3. Plan to paint the inside of your pot. Painting the inside of the pot helps the painted finish on the pot's outside resist peeling and bubbling from the moisture leaking through the pot's interior. Terracotta is porous and it draws moisture out of the soil and into the pot so painting the inside of the pot also helps to retain more of the soil’s moisture by creating a paint barrier between the pot and the soil. Use a cheap base coat to start with to act as a sealant for the porous terracotta. Once you get the base coat on it, spray with a clear acrylic sealant spray for extra protection against moisture 'wicking'. Purchase a couple of cans of clear acrylic sealant spray to finish the pot when your painting has dried and the project is finished. This will help your beautiful pot stay gorgeous longer and hold up against outdoor weather conditions.
4. Prepare your pot before you begin to paint. Especially is the pot has been used outside before, obviously you will want to make sure the pot is completely clean of any dirt or debris. But the dirt can really be ingrained into terracotta and some fertilizer salts can leave residue as well which can affect the effectiveness of your paint. Soak your terracotta pot submerged in a bucket of bleach water (water to bleach parts ratio should be 1:10). The longer you allow it to soak the easier it will be to clean. If the pot is very dirty it is okay to allow it to soak overnight if needed. Remove from soaking and use a small hand cleaning brush to scrub the pot clean. Once the pot is clean, submerge in a second bucket filled with only water for about 15 minutes to help remove any remaining bleach in and on the pot. Allow the pot to dry thoroughly and it is ready to be painted.
5. Prepare your paint before you begin to paint. Use small bowls to pour out a little of each color you will use in the portion of you project you are working on. Use brushes, sponges, stencils, and perhaps even natural items like leaves or ferns to imprint with. Be as creative as you want to be. You may surprise yourself!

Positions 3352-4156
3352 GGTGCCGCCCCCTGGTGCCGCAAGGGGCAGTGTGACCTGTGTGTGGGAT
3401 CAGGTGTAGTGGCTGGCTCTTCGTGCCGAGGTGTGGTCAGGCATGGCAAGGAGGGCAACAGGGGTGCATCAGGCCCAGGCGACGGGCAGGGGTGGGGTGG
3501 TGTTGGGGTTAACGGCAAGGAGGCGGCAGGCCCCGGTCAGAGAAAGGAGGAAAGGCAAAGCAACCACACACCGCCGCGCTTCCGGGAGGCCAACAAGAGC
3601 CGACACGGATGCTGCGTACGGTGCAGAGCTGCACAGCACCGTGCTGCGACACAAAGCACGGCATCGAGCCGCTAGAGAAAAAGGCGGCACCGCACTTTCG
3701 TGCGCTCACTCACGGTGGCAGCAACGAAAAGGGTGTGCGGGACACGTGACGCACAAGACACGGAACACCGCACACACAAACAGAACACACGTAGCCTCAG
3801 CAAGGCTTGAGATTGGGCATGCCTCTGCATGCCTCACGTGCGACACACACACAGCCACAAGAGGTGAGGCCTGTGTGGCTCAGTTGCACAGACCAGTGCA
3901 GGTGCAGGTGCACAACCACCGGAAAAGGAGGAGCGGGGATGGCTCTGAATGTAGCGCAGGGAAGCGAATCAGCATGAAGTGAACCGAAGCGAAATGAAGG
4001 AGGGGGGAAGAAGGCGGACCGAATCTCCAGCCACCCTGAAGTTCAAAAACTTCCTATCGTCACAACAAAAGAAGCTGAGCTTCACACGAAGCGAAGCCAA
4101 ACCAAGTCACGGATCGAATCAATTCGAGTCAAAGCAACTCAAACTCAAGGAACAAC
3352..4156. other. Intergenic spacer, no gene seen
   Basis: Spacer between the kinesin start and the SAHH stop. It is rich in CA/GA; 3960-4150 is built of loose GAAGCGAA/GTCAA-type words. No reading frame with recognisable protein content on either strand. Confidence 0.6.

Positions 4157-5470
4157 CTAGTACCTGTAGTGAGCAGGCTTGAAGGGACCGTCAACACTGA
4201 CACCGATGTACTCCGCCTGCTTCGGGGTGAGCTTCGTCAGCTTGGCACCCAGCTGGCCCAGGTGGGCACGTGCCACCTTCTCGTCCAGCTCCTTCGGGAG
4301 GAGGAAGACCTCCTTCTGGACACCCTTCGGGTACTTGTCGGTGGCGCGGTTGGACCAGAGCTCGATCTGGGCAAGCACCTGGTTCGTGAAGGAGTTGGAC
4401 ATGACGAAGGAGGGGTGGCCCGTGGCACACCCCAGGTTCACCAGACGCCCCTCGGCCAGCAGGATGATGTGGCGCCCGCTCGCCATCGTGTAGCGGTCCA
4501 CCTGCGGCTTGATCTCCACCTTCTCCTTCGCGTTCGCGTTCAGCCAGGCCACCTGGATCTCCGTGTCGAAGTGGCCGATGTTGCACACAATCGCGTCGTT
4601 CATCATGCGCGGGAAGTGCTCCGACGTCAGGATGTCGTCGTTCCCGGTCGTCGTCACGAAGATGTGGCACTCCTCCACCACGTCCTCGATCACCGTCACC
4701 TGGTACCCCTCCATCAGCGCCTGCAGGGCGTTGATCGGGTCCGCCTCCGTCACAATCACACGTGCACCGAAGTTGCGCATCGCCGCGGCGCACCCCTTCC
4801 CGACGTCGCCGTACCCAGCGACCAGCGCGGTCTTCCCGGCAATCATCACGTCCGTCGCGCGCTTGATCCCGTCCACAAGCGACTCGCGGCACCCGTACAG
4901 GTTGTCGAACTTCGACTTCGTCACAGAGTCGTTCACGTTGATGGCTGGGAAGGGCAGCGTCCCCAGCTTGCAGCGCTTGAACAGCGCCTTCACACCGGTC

6. Take your time and enjoy creating a one of a kind piece of artwork. If you make a mistake, wipe away the mistake with a rag and paint over it or allow it to dry and paint over it. Give your painting a little bit of texture by painting over layers of dried paint. Use light and dark colors to shade or highlight in your painting. The sky is the limit so enjoy painting and don’t cry over spilled paint. ;)
7. Allow your painted pot to thoroughly dry. Before you plant anything in your beautiful work of art allow it to dry for about a week. Also allow this drying time before you even expose it to any extreme outside elements. If the weather is mild you can allow it to sit outside to dry, but it is possible to get dust, dirt, and even bugs stuck to your paint so the best thing to allow it to dry indoors or in a greenhouse somewhere until you are ready to use or present the pot in all of its glory. Plant a beautiful plant or potted peppers in your pot and wrap a bow around it to give to a friend as a gift. It is a wonderful gift they will enjoy it for the rest of the year and can use the pot again in the years to come!